Fear, confusion grip residents as they line up for antibiotic
Parents are concerned over what happens next.
By JENNINE ZELEZNIK
VINDICATOR STAFF WRITER
SALEM -- Three-year-old Chantz Jenkins huddled in his brown coat against the chill wind blowing through the parking lot of Southeast Elementary School.
His older sister, Erin McGuire, stood beside him, her hands buried deep in the pockets of her brightly-colored pullover.
"I'm really scared," Erin said, her voice shaking a bit. "If we didn't get this prescription, I'd be afraid that I would die."
The Dungannon residents -- along with their mother, Edna Jenkins -- were waiting in line with hundreds of others Sunday morning for an antibiotic to fend off meningococcal disease, a severe infection of the bloodstream. Three area teens have already succumbed to diseases caused by the bacteria. As area residents wait to see what happens next, many expressed their worries that the disease may hit their families, too.
"If you lose your kid, you may as well bury yourself," Anita Sell of Salem said, placing a hand on her son Nathan's shoulder. "They are the most important things in your life."
Salem resident Marcie Yuhaniak's two children, John and Kellee, attend school at United Local.
"You never worry about things like this -- never think about this," she said. "Then to have so many infected all at once -- I don't know. I just don't know."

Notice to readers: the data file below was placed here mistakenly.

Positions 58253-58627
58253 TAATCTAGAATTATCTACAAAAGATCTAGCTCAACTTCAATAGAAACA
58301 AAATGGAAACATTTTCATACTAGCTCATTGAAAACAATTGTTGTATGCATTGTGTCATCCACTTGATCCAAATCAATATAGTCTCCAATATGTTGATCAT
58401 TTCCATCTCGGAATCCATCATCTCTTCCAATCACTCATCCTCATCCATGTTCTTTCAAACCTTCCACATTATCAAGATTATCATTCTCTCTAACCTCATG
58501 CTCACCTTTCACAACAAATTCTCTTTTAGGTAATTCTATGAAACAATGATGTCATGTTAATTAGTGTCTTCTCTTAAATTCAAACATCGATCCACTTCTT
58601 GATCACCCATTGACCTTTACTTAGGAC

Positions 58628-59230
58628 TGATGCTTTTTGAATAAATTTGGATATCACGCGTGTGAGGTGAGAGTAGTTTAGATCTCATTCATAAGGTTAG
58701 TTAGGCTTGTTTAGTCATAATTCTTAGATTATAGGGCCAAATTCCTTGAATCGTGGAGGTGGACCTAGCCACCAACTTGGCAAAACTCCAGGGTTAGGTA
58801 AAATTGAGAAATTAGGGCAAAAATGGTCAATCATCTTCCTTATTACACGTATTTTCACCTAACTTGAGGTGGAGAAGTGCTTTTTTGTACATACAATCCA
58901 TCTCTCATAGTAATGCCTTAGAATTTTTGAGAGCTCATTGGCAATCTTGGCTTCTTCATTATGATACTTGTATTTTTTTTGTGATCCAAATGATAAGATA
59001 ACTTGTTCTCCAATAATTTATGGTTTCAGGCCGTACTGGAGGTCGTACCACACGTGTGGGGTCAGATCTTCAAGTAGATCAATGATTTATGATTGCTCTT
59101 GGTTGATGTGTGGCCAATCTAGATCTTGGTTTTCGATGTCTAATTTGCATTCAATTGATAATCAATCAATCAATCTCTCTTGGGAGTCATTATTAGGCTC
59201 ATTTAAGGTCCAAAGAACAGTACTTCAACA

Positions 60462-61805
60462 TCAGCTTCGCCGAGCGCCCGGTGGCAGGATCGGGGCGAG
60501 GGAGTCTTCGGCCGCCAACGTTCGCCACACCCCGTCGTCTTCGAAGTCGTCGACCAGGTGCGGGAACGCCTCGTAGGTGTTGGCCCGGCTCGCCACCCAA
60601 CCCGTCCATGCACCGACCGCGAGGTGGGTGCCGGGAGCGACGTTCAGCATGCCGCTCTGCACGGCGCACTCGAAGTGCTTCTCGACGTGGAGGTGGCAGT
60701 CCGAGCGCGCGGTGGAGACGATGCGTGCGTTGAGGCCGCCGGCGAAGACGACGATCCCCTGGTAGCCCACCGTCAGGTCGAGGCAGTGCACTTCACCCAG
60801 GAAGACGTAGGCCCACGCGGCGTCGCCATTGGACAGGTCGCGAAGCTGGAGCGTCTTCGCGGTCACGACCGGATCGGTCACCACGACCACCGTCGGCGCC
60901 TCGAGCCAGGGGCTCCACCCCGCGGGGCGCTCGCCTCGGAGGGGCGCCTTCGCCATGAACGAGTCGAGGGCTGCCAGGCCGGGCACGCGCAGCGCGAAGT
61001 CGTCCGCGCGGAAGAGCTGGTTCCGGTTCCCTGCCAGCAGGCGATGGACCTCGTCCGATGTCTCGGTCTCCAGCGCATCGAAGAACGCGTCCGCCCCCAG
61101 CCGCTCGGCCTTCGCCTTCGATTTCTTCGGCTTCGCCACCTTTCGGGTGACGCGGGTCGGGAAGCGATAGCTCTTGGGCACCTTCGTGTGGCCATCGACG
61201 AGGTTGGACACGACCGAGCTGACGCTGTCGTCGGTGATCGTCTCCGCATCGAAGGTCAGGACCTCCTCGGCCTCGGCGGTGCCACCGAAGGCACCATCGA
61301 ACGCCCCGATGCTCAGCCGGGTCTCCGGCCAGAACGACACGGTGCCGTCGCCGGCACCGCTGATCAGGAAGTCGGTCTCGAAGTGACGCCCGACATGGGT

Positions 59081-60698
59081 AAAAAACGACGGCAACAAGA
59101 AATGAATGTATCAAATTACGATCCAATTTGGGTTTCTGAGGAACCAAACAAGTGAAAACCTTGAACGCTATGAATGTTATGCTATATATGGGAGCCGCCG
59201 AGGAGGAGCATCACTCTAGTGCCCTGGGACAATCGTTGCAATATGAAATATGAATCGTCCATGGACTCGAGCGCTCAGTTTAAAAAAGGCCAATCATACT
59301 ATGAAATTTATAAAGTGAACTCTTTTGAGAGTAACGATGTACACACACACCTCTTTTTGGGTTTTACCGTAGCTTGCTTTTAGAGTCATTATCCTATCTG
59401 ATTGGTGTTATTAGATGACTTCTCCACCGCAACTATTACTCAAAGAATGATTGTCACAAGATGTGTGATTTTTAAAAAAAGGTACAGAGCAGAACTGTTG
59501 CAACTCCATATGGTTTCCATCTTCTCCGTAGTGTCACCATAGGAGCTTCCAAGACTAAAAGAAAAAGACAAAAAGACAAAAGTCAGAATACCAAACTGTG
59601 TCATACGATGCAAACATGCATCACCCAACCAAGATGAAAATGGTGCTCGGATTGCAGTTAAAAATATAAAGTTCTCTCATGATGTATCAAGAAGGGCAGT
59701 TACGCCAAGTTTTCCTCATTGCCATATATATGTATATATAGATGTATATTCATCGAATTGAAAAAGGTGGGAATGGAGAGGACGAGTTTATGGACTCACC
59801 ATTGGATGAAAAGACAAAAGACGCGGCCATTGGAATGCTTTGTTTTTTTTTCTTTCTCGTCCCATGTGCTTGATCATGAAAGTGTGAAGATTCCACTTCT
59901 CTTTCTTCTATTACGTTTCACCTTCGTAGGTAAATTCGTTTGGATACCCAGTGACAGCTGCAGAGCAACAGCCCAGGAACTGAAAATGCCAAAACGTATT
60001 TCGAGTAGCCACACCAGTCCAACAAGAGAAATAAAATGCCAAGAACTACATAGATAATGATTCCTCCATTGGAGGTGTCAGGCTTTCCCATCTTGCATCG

Confusion: A student at Southeast Elementary, Charlie Sanders, 11, characterized residents' feelings simply.
"We're all confused about it," he said, but made sure to clarify, "I'm not scared, though."
Many others in the area are, however. As Adam Weyandt of Sebring said, "It's like the Black Plague. No one knows what's really going on, but everybody's scared."
Karie Struble of Lisbon held her young son close to her chest while waiting for the antibiotic.
"This is pretty scary," she said, stroking the boy's blond hair. "This is some pretty scary stuff."
Rumors of government cover-ups of other cases are running rampant. So far, the only confirmed cases of meningococcal disease are the two students from West Branch High School who died last week, and Christin Van Camp of Marlington High School, who was life-flighted to Akron Children's Hospital Saturday morning. According to the latest reports, she is now in serious condition.
Many want to just protect their families and themselves as much as possible.
Warned: Lana Ferguson's daughter Rebecca is a second-grader at Sebring. She's warned her daughter to be careful while at school.
"I've told her not to drink out of the water fountains, and not to share her cups or food with anybody," Ferguson said, rocking on the swing of her front porch. "She knows to be careful."
Eli Griffith, 10, of Sebring said he and his friends are being careful, too.
"We don't jump on the trampoline anymore," he said, sitting on his front porch with his friend Christian Broezenski. "We don't want to sweat on each other."
Meningococcal disease is spread through contact with saliva and respiratory excretions. Symptoms include a stiff neck, fever, aches and a rash. Children should be discouraged from sharing eating and drinking utensils and should cover their mouths and noses when coughing or sneezing.